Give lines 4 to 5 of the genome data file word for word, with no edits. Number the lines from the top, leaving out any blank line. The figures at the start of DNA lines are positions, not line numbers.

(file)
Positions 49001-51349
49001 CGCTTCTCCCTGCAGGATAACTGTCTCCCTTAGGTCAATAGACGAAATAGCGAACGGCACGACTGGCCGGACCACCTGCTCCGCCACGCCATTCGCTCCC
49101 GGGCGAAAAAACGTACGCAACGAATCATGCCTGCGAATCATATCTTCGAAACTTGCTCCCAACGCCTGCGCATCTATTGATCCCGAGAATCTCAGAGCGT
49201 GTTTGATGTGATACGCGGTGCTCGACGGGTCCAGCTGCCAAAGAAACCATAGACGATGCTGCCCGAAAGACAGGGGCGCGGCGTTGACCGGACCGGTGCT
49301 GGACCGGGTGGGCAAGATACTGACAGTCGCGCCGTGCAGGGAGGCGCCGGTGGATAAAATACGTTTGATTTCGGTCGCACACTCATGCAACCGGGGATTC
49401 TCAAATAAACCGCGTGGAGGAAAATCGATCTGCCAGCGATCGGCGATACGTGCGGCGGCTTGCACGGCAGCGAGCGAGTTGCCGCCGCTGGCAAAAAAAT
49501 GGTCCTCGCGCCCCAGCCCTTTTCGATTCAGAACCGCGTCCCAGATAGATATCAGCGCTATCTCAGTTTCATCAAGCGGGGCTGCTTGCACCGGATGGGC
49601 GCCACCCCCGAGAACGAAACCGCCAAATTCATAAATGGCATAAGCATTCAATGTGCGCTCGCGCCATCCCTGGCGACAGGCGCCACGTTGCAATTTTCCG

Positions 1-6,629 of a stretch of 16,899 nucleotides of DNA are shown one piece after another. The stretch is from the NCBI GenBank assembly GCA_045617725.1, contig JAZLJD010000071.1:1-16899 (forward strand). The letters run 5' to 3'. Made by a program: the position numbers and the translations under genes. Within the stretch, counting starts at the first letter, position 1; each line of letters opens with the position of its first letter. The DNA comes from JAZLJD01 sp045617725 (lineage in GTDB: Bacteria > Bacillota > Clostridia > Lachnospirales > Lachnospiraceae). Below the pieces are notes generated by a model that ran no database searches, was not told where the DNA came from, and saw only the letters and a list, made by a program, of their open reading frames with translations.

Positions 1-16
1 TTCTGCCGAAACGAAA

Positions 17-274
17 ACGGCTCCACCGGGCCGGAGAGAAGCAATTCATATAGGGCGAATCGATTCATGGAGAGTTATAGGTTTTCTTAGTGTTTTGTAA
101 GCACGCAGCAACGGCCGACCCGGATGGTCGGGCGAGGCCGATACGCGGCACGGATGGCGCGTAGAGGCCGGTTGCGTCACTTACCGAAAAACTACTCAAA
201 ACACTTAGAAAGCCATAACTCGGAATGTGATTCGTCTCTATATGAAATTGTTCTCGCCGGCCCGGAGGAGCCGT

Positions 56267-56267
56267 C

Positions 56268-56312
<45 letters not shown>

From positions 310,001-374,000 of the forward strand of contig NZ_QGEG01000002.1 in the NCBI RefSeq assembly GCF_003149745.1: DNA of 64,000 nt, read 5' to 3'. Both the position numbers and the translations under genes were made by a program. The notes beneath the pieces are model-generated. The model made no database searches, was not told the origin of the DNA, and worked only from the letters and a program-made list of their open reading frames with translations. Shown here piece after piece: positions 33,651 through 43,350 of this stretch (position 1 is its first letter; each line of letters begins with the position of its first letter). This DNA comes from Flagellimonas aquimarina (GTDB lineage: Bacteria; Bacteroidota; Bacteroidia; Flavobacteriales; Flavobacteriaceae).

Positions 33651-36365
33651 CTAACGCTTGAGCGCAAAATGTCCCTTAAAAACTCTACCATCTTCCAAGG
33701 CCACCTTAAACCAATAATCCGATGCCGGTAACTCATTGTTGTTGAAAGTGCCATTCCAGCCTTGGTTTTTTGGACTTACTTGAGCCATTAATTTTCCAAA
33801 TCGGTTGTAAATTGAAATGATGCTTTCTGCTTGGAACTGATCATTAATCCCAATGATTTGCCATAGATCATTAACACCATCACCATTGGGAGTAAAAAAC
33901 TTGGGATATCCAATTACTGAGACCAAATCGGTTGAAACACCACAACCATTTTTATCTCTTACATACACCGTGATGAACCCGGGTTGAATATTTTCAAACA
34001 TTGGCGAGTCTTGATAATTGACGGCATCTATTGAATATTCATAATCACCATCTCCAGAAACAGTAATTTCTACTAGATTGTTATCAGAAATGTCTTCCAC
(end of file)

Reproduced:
49201 GTTTGATGTGATACGCGGTGCTCGACGGGTCCAGCTGCCAAAGAAACCATAGACGATGCTGCCCGAAAGACAGGGGCGCGGCGTTGACCGGACCGGTGCT
49301 GGACCGGGTGGGCAAGATACTGACAGTCGCGCCGTGCAGGGAGGCGCCGGTGGATAAAATACGTTTGATTTCGGTCGCACACTCATGCAACCGGGGATTC